programs after school class, cooking class, we do like a
soup kitchen in the winter. The community building, the old
school, has a commercial kitchen in it, so that’s available
for people to rent. But then we also
hold dinners there. That’s where the cooking classes
happen and things like that. And there’s a big event
space that people also rent. I moved to Aaronsburg
two and a half years ago, so I haven’t been
here for very long, but I think it’s a
very beautiful town. I like the town, I think it
has like sort of a nice spirit. Getting involved
straight into something like the civic club makes you
feel that inclusive feeling. I think if you just move
into a new place and stay in your house it’s
hard to feel included. So I thought it was very
special to arrive there and see oh here’s this group
of people who live here who are meeting there and
then through that I’ve gotten to know a lot of people
and not just know them, but work together on projects. And yeah, I made some
good friends that way, so it makes it a
pretty good place to be.>>I’m Tim Stecko, I’m a
volunteer at the Millheim Pool and Soldier and Sailor’s
Park and I’m here to tell you about what we think is a real
gem of a resource in the valley. I got involved with the pool when my daughter got
involved with swimming. She was about eight
when she got started, she swam for about four years. And when I was there I just
saw that the park had needs and being a very type A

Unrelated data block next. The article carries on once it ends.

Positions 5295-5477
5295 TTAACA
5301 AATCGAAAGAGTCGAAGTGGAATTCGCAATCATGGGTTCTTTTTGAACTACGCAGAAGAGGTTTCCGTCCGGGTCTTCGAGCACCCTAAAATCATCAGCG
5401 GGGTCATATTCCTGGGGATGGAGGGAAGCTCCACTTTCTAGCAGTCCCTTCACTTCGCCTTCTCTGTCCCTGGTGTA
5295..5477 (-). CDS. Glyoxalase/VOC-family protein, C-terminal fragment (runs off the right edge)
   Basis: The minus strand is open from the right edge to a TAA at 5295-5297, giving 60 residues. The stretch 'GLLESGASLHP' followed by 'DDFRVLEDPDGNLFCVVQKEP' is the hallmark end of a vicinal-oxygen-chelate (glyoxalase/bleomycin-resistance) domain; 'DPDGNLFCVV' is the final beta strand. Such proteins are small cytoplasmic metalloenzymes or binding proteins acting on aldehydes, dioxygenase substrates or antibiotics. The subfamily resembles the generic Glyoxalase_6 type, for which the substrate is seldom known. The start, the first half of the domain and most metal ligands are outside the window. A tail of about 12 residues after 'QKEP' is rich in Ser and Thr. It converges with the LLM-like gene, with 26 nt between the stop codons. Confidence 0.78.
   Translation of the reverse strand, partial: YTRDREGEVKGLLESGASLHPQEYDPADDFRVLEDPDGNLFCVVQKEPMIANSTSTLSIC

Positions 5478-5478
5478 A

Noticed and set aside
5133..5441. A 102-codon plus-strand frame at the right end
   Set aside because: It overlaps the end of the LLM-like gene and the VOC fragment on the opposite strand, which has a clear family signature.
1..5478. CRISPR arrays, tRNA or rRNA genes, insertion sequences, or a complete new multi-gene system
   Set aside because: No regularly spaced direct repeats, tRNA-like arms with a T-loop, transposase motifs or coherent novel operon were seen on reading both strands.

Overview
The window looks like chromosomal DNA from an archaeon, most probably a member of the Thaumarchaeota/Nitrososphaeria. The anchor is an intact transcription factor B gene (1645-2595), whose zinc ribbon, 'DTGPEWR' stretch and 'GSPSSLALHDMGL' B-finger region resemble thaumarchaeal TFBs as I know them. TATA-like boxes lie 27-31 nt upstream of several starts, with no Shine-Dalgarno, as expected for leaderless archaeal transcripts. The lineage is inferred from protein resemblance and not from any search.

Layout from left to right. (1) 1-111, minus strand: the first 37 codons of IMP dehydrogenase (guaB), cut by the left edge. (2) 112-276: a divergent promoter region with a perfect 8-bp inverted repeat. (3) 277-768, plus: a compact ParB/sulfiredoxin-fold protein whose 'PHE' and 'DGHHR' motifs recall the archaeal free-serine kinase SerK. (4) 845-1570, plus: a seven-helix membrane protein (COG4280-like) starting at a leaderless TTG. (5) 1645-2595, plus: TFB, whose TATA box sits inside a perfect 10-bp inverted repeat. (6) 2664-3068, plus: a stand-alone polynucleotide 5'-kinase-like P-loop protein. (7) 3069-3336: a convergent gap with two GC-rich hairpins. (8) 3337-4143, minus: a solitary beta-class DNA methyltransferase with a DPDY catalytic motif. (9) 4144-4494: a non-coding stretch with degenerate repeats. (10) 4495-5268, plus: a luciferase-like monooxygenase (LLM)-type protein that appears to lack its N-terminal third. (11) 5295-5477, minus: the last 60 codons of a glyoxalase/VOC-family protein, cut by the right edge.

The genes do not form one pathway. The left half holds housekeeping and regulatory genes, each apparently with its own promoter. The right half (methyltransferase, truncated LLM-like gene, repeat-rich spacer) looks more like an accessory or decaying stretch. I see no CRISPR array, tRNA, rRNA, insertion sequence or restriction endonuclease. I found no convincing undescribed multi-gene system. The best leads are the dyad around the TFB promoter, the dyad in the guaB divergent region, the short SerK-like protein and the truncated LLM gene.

antsy person that can’t sit around I just started
asking what can I do. Can I clean this
up, can I do that? And that just sort of blossomed
into some bigger and greater — more great involvement,
helping with the Millheim Tri. Working with the Lions Club who manage the property
outside the fence that we call the pool
part of the park. My daughter no longer swims,
but I have a healthy team of volunteers of parents who do
have children on the swim team. Some of them are also just
citizens that live in Millheim. There’s days when I might
have 15 to 20 people helping with getting the pool
repaired and up and running. And this is all volunteer. The triathlon, we
must be in our sixth or seventh year of
the triathlon. It brings in 10 $12,000, maybe
a little more weather dependent. All the proceeds that we now
get during the triathlon all of it goes right
back into the pool. It’s all volunteer labor helping
us, every dime that gets spent for the registration fees and
contributions and sponsors that all goes into managing
and maintaining your pool. The athletes come from
more than just Millheim, from more than just
Centre county they come from out of states. They really like this triathlon. Some of the best
compliments we had about it was they
said it was one of the more energetic
nicely run small triathlons. But I think it’s that
small size that kind of captures the Penns
Valley feel that we have. It’s a small community, but we’re an energetic
little community. And numerous athletes mention
how they think we have one of the nicest cycling
courses in triathlons that they’ve ever been to. I’ve lived in the valley since
1990 and it’s to the point now where you got to really take
time to count the years. The sense of community